Chelsea Clinton isn’t just a political surrogate, she’s someone who purports to know something about public health. She is, after all, the Vice Chair of the Clinton Foundation, where – according to its website – she works on the organization’s multiple public health projects. More to the point, she is an adjunct assistant professor in health policy and management at the Columbia Mailman School of Public Health, where she earned her Masters in Public Health degree.
Which makes her gross misrepresentation of Sanders’ health plan only that much more contemptible. “Sen. Sanders wants to dismantle Obamacare, dismantle the CHIP [Children’s Health Insurance] program, dismantle Medicare, and dismantle private insurance,” she was quoted as saying by MSNBC while on the campaign trail for her mother in New Hampshire. She continued (again as quoted by MSNBC): “I worry if we give Republicans Democratic permission to do that, we’ll go back to an era – before we had the Affordable Care Act – that would strip millions and millions and millions of people off their health insurance.”
This would be an absurd interpretation of Sanders’ single payer proposal for anybody, much less for someone with some background in health policy. It doesn’t seem to have been an off-the-cuff remark, however: it mirrors a somewhat similar comment made by Hillary Clinton the day before. As she was quoted by the Washington Post:
His plan would take Medicare and Medicaid and the Children’s Health Insurance Program and the Affordable Care Act health-care insurance and private employer health insurance and he would take that all together and send health insurance to the states, turning over your and my health insurance to governors.
Now I’m a single payer advocate, active in the organization Physicians for a National Health Program (though the views expressed in my articles and blog posts are mine only). If you don’t agree with the vision of a single payer program – whether because you think private insurers do a right proper job of delivering a right to health care or because your campaign receives generous funding from the pharmaceutical industry or whatever – so be it.
But don’t grossly misrepresent such a system by suggesting that Sanders would “dismantle Medicare,” as Chelsea Clinton did. Particularly not when the text of Sanders’ 2013 single payer bill states, “…the 113th Congress should enact a Medicare-for-All Single Payer Health Care System…” This bill is one of several single payer bills and proposals. Representative John Conyers’ single payer bill, H.R. 676, is in fact named the “Expanded & Improved Medicare For All Act.” To suggest that a system that would provide an improved Medicare program universally to the nation would somehow sneakily rob seniors of their Medicare coverage demonstrates a rather poor grasp of the issues (or something worse).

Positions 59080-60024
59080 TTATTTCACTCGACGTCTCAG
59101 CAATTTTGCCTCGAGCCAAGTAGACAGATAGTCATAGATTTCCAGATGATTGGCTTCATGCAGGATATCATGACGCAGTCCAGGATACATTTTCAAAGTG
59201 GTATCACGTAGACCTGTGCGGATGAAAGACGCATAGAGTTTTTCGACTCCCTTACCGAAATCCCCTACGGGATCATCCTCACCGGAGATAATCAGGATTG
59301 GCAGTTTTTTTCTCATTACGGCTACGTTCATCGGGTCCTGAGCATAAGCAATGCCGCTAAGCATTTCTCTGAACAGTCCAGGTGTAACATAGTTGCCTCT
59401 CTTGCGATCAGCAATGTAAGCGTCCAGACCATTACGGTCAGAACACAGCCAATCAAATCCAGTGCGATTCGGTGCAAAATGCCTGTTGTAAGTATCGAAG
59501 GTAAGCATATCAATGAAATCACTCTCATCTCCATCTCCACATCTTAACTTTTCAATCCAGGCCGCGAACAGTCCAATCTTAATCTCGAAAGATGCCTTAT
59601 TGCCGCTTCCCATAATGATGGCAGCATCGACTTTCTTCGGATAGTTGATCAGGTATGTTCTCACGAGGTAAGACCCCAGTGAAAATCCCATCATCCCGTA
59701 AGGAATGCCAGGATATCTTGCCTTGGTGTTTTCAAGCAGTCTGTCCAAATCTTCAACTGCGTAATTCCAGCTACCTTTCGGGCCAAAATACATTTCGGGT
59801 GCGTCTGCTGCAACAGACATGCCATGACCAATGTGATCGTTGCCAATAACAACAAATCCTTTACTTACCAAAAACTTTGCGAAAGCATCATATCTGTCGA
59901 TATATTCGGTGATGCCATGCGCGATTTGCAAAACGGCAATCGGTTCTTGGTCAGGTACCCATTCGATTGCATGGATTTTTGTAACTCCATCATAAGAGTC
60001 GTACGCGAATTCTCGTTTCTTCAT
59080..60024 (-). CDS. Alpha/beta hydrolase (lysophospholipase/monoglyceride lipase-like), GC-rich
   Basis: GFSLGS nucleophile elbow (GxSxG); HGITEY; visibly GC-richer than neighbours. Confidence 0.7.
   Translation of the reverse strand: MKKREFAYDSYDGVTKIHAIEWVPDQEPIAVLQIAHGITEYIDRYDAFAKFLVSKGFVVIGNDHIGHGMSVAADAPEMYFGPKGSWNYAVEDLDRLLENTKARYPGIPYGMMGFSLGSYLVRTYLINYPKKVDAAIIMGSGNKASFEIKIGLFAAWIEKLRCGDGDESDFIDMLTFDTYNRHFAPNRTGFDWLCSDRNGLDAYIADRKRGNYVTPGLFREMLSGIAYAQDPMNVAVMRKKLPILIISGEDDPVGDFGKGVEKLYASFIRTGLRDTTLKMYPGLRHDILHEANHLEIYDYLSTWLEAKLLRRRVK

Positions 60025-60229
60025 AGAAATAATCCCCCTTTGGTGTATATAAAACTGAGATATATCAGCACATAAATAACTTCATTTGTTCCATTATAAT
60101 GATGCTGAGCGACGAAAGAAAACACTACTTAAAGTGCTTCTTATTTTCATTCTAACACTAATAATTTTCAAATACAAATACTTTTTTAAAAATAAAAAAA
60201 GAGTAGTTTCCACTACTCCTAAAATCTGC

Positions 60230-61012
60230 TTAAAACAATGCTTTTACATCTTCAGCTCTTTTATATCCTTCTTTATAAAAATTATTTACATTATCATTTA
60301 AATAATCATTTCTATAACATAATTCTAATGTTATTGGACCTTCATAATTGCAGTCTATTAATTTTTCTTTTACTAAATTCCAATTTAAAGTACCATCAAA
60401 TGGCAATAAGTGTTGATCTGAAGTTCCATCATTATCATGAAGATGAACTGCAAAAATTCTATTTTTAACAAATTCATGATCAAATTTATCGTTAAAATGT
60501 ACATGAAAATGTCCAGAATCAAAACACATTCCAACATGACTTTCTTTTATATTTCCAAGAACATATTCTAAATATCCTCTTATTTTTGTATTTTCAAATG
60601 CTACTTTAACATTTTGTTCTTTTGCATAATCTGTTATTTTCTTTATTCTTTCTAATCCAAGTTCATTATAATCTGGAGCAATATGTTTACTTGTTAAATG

What both Clintons’ seem to be alluding to, as The Week’s typically on-point Ryan Cooper described earlier this week, is the fact that Sanders’ 2013 bill configures a single payer plan that would, to some extent, have a state-based administrative structure (though it would still be a federal plan and be implemented in every state). Cooper contends that there are some reasonable objections to such a structure, and that perhaps an entirely federal plan might well be superior.
Yet these are relatively minor details. To characterize Sanders’ single payer platform as some sort of dispersal of health care to the whim and fancy of each individual state is fantastically inaccurate. Sanders’ has proposed a fundamentally universal system: a national health program that would cover essentially everyone in every state. At that point, we wouldn’t need a separate Medicaid or Medicare program (or private insurer), which is the raison d’etre of “single payer.” Such a system would be far more just and equitable than what we have now, where – even with the Affordable Care Act largely intact – 32 million remain uninsured and another 31 million underinsured, among other failings.
Of course, such issues will never be a problem for Chelsea Clinton, primarily because she is part of a fabulously rich family. Indeed, as the Intercept’s Zaid Jilani described yesterday in a good piece entitled “Hillary Clinton’s Single-Payer Pivot Greased By Millions in Industry Speech Fees,” Hillary Clinton has raked in a cool $2.8 million in speaking fees in the past two years from the health care industry alone. Jilani also notes that Bill Clinton gave a speech (one presumes for a hefty fee) last year for America’s Health Insurance Plans, the main lobbying group for the health insurance industry. And Chelsea Clinton herself is already able to command $65,000 per college speaking gig, according to the Washington Post.
Like her parents, in other words, Chelsea Clinton is unlikely to go broke from a sky-high deductible or because she inadvertently went to an “out-of-network” doctor or hospital; she’ll never be forced to choose between filling a prescription and paying for rent. Nor should she – nor should anybody.
But obviously that’s no excuse for a campaign surrogate (much less an adjunct assistant professor of health policy and management) to so grossly mischaracterize a rather familiar health reform proposal, particularly not one that has the potential of improving – indeed saving – the lives of so many.